I thought all this ended long ago,
the handling, I mean, but maybe not.
He is never more than one step away from her
and with his fingers he combs the blond
ringlets flowing along her shoulder
and cinches the belt that tightens
her narrow waist while they parade
in the hallway between classes.
In the seconds before the door closes, I see
him nod to friends and straighten her
direction to the right place. And when she frees
one arm from the Columbia jacket,
exposing half of her plunging neck line,
he leans forward, whispers sharply in her
ear and she quickly slips the arm back.
When class ends, it all starts over,
the grooming, the guiding,
the unmistakable signs of love.
For Your Own Good
“And stay off the wood pile,” he shouted
while tilting away, the invitation so
strong it felt like drops of moonshine
from a copper pipe.
Barefoot from bottom to top
we balanced across the pile,
split pieces formed like a breast,
St. Peter’s on County Route 214.
Upstairs, our evening throbbed blond and gray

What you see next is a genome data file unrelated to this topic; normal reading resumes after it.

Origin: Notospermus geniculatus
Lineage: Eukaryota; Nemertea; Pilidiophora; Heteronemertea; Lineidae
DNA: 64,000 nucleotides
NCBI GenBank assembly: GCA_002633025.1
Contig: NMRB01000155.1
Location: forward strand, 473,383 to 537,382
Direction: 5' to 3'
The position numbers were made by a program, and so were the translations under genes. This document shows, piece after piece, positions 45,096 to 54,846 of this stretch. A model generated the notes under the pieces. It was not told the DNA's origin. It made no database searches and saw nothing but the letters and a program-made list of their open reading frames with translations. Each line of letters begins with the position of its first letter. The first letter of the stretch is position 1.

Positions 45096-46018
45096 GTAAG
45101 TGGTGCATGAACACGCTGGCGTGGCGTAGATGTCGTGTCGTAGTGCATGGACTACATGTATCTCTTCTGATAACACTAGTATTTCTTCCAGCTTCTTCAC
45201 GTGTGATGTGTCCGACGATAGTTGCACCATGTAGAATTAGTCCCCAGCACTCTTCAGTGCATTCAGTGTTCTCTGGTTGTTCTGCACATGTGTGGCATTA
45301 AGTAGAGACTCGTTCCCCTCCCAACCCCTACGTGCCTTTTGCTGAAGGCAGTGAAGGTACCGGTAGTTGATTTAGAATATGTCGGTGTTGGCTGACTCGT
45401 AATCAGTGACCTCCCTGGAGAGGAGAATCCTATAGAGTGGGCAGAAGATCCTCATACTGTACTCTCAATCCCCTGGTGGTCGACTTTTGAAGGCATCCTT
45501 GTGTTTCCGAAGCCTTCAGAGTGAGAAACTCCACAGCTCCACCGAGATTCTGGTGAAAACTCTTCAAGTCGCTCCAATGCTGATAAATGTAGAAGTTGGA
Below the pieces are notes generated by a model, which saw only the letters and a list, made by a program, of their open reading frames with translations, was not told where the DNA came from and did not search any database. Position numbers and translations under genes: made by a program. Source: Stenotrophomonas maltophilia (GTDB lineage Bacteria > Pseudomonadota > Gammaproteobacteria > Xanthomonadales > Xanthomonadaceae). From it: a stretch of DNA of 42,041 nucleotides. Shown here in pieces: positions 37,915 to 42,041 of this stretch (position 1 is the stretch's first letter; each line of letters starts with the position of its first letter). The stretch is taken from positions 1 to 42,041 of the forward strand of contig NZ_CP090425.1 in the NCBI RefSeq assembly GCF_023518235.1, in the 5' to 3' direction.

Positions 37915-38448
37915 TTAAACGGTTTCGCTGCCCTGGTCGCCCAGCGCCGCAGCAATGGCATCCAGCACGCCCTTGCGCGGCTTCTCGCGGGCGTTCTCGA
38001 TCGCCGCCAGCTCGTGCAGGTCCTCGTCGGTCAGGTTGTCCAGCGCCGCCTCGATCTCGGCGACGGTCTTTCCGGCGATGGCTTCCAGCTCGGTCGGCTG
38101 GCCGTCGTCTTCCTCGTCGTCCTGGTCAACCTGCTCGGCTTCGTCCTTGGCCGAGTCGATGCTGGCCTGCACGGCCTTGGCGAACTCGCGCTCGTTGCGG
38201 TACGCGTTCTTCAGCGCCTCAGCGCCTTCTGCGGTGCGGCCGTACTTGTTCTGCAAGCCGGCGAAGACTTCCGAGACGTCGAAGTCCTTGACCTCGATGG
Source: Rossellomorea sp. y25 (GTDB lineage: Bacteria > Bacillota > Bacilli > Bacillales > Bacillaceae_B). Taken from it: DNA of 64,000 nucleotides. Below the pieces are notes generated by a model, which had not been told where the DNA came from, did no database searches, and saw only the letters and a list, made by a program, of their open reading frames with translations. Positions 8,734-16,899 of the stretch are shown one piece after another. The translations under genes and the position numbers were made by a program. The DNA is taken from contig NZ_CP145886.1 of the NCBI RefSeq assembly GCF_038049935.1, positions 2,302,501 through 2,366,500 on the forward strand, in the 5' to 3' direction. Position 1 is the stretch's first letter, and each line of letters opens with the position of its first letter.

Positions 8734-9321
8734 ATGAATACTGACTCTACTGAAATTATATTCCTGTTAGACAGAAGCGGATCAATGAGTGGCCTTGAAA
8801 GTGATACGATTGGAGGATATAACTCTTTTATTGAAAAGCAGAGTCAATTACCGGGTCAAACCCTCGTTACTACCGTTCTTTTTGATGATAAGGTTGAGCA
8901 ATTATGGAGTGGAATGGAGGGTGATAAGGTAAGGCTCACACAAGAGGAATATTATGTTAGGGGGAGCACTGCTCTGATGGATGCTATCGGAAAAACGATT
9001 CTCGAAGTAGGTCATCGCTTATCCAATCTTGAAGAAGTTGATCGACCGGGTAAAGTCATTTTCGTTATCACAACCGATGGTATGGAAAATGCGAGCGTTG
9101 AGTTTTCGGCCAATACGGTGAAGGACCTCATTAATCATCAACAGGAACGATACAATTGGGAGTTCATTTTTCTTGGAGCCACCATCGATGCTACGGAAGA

splinters, too many and deep for simple
brushing, as we listened through the cold
air return to the rasp of the whetstone
round the tip of Grandpa’s
The Food Channel
After the first bite
even the powered
sweetness of a donut
runs oily and too heavy.
And the next beer always
seems to whisper whip
after whip of movie-red
Savory boarded the last flight
to the sub-continent and now
sits quietly next to the
window and an empty seat.
Over the years, Rick Mitchell has been fortunate enough to find a receptive audience among many editors of magazines across the US. His poems have recently appeared in the Louisville Review, The Pittsburg Quarterly, Skylark and the Cimarron Review. Chiron Review Press published Speaking of Seed and Night, his first book of poetry, and Aldrich Press published Before Every Other Fall in 2014.